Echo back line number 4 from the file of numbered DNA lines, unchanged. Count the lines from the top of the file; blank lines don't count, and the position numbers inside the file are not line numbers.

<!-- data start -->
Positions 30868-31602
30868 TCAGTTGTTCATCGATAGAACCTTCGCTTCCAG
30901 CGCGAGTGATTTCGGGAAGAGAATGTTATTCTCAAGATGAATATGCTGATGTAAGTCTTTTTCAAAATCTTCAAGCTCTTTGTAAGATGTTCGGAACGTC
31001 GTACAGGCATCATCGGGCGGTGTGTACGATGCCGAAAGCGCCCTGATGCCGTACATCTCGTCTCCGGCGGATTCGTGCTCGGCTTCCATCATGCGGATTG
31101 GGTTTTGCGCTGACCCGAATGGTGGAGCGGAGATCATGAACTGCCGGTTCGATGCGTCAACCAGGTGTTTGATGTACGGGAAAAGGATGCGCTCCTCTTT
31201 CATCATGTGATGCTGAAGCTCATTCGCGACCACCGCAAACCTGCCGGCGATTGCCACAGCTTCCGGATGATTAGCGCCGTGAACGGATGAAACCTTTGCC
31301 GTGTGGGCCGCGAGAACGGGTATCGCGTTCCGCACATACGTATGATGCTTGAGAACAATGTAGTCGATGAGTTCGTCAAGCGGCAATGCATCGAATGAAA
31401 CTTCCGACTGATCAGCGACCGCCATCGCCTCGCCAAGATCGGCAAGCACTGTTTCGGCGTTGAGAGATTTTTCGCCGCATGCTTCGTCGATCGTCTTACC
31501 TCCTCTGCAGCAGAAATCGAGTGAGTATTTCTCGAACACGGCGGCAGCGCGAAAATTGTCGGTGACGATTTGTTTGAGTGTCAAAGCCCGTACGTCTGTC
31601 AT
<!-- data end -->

31001 GTACAGGCATCATCGGGCGGTGTGTACGATGCCGAAAGCGCCCTGATGCCGTACATCTCGTCTCCGGCGGATTCGTGCTCGGCTTCCATCATGCGGATTG